Size: 5
Condition: 4
Amenities: 5
Safety: 4
Fun: 5

Overall Score: 4.75

Everything in our souls, expect our desire to be fair, want to give this park 5’s across the board. Orchard Park has everything you could want, including walking trails, sports fields, and fun play ground structures. There is some concern about how the fencing and different “levels” are laid out around the play area, making it difficult to chase your child if they were to run in some directions out of the play area. Some of the picnic tables and benches are in disrepair. The walk trails will work great if in a pinch, and need to take the kids to the park and walk yourself and fido at the same time.


 

 

 

 

#36 Gardenside Park – Darla Place

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Gardenside Park is an unknown gem on the east side of bend. Nestled in the center of a tight-knit subidivision, Gardenside park is beautiful park. There is street parking, that seems rather limited. Gardenside Park is definitely meant as an area for the local residents.

We have been to this park twice now, and both times we have gotten a feeling that we are intruders. The residents in this area are not used to visitors to their neighborhood park, even though it is a public park ran by the Bend Parks and Rec district. I also find some of the residences are not very tolerant of children with special needs, especially needs that come with neurodiverse behavior. Although it is not the park’s fault, I do not think I will bring my family back to this park, because we felt so unwelcome.

The front of some houses come right out onto the park area. If you child is very curious, or tends to wander, you may want to make sure they aren’t tempted to play with the toys in someone’s yard.

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The play structure is large, with plenty of shade in the middle for a warm summer day. Even though there is one play structure, it seems to be split into activities that appeal to different age ranges. There are two regular swings and two infant swings. There are also a couple ride-ables. The dark green paint on the slides and the ride-ables did make them very warm on a summer day. I would not suggest this park in the middle of warm summer days.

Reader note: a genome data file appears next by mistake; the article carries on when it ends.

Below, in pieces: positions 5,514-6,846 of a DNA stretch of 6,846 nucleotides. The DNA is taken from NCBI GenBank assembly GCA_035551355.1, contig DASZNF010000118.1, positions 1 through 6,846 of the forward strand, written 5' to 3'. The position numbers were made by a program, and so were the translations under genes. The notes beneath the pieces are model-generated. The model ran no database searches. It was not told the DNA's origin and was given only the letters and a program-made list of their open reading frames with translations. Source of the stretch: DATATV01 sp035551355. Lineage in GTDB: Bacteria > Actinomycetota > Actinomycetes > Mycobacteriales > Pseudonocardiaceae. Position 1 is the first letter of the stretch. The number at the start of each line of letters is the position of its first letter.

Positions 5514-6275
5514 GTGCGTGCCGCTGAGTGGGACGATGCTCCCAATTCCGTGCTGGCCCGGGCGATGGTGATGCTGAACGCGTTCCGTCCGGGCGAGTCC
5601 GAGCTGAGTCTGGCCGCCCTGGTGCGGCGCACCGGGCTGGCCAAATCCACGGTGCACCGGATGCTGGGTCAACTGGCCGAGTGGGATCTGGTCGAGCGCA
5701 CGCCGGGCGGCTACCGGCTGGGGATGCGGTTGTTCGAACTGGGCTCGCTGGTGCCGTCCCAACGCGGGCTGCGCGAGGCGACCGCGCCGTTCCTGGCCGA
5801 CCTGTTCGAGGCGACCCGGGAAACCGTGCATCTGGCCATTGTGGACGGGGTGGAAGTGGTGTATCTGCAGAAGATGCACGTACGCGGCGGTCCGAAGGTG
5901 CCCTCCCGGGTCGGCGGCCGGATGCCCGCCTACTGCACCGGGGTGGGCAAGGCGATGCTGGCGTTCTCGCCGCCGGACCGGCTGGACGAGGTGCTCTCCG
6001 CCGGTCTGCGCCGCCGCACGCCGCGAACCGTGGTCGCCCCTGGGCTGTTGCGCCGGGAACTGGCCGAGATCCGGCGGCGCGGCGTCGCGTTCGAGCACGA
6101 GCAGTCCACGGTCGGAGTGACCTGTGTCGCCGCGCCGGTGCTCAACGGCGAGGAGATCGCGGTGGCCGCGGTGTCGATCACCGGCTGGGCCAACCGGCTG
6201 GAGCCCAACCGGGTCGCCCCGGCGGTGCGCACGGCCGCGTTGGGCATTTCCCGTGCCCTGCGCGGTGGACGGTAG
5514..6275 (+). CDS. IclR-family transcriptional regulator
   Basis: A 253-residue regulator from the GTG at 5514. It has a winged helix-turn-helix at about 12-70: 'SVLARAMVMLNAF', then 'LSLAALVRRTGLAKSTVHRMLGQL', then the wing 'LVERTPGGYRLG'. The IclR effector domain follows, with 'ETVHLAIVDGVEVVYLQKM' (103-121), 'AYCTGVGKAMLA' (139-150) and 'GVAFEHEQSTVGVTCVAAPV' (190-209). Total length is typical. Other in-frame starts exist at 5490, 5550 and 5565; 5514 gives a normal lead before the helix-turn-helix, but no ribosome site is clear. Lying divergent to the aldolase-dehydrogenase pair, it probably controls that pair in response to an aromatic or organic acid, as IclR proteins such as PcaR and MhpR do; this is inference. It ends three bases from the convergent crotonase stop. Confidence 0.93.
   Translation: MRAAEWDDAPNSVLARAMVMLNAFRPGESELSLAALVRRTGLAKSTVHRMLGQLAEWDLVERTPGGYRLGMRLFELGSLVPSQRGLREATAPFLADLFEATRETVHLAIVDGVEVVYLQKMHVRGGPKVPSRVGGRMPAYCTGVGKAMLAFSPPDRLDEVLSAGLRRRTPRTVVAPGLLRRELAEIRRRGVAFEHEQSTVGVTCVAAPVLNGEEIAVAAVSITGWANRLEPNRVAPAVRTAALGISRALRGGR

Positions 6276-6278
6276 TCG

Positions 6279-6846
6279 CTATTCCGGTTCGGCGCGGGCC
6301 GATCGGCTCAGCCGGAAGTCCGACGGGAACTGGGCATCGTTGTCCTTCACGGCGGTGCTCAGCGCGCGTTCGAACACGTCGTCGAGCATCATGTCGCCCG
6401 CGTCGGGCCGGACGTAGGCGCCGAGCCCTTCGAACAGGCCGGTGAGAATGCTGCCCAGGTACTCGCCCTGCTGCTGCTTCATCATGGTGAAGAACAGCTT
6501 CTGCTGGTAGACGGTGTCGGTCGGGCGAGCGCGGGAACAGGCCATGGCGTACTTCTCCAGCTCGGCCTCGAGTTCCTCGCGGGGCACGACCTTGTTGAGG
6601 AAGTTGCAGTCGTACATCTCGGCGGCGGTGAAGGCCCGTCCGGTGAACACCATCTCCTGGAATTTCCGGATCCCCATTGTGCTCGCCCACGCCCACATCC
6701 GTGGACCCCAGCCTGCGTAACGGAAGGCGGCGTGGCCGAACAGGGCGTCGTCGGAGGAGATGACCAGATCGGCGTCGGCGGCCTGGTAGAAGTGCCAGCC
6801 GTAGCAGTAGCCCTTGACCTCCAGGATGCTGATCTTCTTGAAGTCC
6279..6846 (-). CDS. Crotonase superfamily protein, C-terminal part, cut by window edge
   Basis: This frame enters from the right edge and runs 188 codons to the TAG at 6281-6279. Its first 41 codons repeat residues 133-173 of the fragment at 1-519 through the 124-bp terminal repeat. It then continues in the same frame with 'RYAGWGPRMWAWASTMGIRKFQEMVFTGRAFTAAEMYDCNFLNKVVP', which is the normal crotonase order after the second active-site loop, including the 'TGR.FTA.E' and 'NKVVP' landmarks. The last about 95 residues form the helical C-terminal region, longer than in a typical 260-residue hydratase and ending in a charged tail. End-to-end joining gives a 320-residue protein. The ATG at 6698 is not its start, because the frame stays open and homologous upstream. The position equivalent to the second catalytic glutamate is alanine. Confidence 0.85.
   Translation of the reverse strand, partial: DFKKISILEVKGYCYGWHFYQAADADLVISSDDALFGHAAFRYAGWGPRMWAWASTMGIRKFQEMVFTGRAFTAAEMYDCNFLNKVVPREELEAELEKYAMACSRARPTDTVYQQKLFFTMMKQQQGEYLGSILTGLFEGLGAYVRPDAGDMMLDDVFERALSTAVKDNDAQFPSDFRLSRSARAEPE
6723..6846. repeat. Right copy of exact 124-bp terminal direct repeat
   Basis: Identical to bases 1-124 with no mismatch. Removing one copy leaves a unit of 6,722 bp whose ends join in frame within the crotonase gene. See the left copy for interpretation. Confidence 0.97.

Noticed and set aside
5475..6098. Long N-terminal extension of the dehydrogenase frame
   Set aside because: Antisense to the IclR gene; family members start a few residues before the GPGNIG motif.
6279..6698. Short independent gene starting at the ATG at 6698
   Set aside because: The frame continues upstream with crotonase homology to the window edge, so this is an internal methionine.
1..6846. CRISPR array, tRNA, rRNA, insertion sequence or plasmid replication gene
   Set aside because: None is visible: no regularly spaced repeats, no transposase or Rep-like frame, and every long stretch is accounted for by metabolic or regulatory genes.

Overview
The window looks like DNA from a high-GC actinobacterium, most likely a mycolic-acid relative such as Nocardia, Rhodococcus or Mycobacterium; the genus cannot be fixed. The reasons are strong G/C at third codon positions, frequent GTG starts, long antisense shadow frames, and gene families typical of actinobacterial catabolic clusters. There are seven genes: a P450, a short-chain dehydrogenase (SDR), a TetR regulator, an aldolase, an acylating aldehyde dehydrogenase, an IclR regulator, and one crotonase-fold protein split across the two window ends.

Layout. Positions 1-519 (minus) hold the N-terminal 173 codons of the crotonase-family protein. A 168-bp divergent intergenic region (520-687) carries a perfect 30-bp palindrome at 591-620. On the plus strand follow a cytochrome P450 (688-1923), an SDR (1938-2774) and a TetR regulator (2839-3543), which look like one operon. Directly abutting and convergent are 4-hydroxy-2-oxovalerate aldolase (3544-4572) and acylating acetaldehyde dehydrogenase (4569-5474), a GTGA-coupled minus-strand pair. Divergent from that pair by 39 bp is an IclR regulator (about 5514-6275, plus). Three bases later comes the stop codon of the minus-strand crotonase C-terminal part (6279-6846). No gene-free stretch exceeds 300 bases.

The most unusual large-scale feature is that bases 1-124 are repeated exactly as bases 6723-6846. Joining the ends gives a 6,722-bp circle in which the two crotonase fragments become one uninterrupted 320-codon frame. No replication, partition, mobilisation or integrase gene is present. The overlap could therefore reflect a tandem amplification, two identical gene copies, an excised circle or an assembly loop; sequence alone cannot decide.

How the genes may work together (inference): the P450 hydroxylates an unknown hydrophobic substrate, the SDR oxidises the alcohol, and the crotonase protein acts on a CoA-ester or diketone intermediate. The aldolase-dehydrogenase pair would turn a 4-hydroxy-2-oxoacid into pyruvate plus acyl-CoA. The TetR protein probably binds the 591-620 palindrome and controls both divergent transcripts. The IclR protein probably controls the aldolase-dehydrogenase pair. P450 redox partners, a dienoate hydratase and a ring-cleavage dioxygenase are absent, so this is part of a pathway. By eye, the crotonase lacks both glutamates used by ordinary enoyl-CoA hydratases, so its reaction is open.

There is decent seating around the play area, which is nice for resting while your children play.

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Gardenside Park has a large picnic structure, which would seat 20-25 people comfortably. Because of the, tight-knit nature of the neighborhood, I don’t know if I would recommending using this park structure without first reserving the space through the Bend Parks and Rec Office.

The park also has plenty of grassy area, especially for a smaller property.


Ratings: 
(A scale of 1 to 5 where 1 is the least desirable and 5 is the most desirable)

Size: 3
Condition: 5
Amenities: 4
Safety: 4
Fun: 3

Overall Score: 2

This park’s overall score is not a direction reflection of it’s individual scores. Gardenside Park is a beautiful park in the middle of a serene subdivision. The play structure is unique. The park in general provides the local children plenty of fun. The residents of the subdivision seem to be protective of this park, and not very welcoming to “visitors.” Although this park is a public area maintained by the Bend Park and Rec Department, I would treat it like the private park of a private community. If you have a child with special needs, I would also avoid this park unless you are a resident of the surrounding subdivision.


 

 

#35 Farewell Bend Park – Reed Market

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We pulled Farewell Bend Park from the jar weeks ago. Every time we went to enjoy this newer park, there were no parking spaces. Truth be told, Farewell Bend Park is extremely popular, both for it’s play area and for it’s other activities. We had hoped that enjoying Farewell Bend Park on a Wednesday morning would provide us with ample parking spaces and a less populated play structure. Although there were some open parking spaces, Farewell Bend Park was as busy it not more than other parks in town during peak hours.

There are parking lots on one side of Reed Market. If you are coming to the park from Century Drive, you will have to go all the way around and use the roundabouts to get to the parking areas. If you don’t mind parking farther away from the play structure, you can find more parking in the Old Mill District and walk to the park.

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Farewell Bend Park is more than just a playground. There is a boardwalk (?) that extends out into the middle of the river, with benches. This would make a wonderfully romantic spot. Also, on the far side of the park is a riverside beach. I believe many people launch from this beach for their floats through downtown Bend. The Deschutes River Trail runs the length of the park and connects the park to the Old Mill District to the northeast, to Riverbend Park across the river and to the new South Canyon Trail Bridge to the south.